The right sees an Obama Olympic conspiracy

Led by Matt Drudge, conservatives see an attempt to shut down media coverage that might hurt the president


Alex Koppelman
September 28, 2009 7:46PM (UTC)

President Obama is going to Denmark this week to lobby on behalf of his adopted hometown's bid to host the 2016 Summer Olympics. That means Chicago's effort has become a target for the president's opponents, including Drudge Report editor Matt Drudge.

As of this post, Drudge's site is currently leading with one of his occasional exclusives. This one features a banner headine screaming, "Fox-TV Chicago ordered not to run anti-Olympics story."

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"A local TV station that reported on Chicagoans NOT wanting the Olympics has been told NOT to run the report again, insiders tell the DRUDGE REPORT!," Drudge says. "The Chicago Olympic Committee told FOX Chicago that its broadcast 'would harm Chicago's chances' to be awarded the games. The station's news director ordered staff to hold fire after the report aired once last Thursday morning, claims a source."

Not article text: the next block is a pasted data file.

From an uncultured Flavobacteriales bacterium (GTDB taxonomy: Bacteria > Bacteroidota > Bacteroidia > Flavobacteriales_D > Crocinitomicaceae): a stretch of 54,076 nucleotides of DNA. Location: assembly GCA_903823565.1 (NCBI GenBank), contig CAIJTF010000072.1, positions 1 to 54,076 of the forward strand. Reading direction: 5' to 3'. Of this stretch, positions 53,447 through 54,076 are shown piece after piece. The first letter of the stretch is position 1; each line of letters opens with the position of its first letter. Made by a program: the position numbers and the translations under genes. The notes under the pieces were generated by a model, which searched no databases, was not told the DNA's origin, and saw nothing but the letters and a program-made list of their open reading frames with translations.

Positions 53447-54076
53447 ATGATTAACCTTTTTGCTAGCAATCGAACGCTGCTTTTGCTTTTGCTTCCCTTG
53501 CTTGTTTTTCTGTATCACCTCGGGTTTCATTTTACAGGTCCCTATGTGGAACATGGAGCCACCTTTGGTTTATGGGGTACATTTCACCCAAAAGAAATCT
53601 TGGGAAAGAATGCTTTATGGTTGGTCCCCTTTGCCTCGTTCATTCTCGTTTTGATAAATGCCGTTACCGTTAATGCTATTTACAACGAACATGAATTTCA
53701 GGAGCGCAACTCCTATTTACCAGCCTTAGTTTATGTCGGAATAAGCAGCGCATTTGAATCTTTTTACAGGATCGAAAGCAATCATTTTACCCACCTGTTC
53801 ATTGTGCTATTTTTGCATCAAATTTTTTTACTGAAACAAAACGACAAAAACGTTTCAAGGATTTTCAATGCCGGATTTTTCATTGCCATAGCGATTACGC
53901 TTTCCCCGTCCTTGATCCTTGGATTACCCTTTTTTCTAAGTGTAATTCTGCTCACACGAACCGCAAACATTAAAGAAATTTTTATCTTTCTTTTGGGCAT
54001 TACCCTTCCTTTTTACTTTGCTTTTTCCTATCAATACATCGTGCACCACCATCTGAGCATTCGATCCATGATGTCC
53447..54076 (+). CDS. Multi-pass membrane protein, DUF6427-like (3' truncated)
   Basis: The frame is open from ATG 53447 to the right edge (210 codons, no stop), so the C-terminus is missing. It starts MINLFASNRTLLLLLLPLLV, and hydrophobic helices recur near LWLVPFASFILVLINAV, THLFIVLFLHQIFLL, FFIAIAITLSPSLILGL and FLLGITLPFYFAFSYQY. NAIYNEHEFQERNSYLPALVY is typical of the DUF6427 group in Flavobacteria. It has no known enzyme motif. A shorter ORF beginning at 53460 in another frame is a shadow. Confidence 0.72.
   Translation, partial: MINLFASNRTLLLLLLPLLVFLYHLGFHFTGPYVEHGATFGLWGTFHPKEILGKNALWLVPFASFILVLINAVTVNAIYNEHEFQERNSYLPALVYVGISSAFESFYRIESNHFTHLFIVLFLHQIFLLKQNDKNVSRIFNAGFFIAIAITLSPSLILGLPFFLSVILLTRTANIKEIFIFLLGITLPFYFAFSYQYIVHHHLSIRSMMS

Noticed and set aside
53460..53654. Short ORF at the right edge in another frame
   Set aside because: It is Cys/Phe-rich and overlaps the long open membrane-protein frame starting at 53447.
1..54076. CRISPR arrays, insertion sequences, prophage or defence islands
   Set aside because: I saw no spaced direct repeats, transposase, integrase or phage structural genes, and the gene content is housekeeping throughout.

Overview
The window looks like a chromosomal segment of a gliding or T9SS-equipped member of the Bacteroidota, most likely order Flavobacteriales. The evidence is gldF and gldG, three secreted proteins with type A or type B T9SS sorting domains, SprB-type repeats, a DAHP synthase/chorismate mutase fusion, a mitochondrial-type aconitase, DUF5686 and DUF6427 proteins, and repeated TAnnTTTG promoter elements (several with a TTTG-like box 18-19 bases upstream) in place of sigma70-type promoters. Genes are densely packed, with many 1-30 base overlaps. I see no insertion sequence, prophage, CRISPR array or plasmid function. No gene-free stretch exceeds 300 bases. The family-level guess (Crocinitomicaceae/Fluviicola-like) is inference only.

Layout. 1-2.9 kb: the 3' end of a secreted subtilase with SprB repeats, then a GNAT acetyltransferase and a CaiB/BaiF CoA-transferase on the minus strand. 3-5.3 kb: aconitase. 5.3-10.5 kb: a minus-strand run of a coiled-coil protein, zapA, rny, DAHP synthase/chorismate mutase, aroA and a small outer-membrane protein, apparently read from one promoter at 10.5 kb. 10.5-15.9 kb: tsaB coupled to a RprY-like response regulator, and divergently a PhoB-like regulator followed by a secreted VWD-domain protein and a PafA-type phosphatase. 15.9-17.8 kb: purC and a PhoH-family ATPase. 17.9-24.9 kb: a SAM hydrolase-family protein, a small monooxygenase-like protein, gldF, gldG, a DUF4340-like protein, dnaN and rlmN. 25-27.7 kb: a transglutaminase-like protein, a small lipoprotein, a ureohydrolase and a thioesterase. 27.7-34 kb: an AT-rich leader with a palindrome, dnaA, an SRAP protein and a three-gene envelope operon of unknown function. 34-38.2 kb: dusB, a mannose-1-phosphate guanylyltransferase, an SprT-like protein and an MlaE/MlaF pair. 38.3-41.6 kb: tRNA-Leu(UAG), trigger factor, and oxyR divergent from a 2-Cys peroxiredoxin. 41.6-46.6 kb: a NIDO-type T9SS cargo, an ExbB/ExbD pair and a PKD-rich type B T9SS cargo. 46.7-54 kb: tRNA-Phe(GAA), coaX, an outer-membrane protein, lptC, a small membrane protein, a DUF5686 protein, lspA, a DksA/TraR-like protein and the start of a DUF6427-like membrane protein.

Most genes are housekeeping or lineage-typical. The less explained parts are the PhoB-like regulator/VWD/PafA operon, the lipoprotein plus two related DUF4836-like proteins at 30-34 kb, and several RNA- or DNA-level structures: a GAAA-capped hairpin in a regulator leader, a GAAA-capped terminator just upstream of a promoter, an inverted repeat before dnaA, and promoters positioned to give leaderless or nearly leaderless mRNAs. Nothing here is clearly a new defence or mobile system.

A report like this, exclusive or not, wouldn't normally merit prime placement on Drudge's site. But with Obama's involvement, it becomes a banner headline, because the newsman's implication is clear: The media's being told to back off from a story that could hurt the president, and because the press is in the White House's pocket, they're complying. Conservative bloggers are, of course, picking up the story and running with it in that direction.

In truth, of course, the real story's almost certainly much simpler than that. Executives and PR people try to wave reporters off stories all the time if those stories mean bad press. Drudge's report seems to indicate that's what happened here. And if the news director did order his staff not to run a story about anti-Olympic sentiment again, odds are it's because station management can do math -- while normal Chicagoans might hate the idea of hosting the Olympics, it'll turn out to be a financial windfall for local television. And in the interim, powerful advertisers are probably backing the city's bid; in this economy, the station won't want to risk losing that business.

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Alex Koppelman

Alex Koppelman is a staff writer for Salon.

MORE FROM Alex Koppelman


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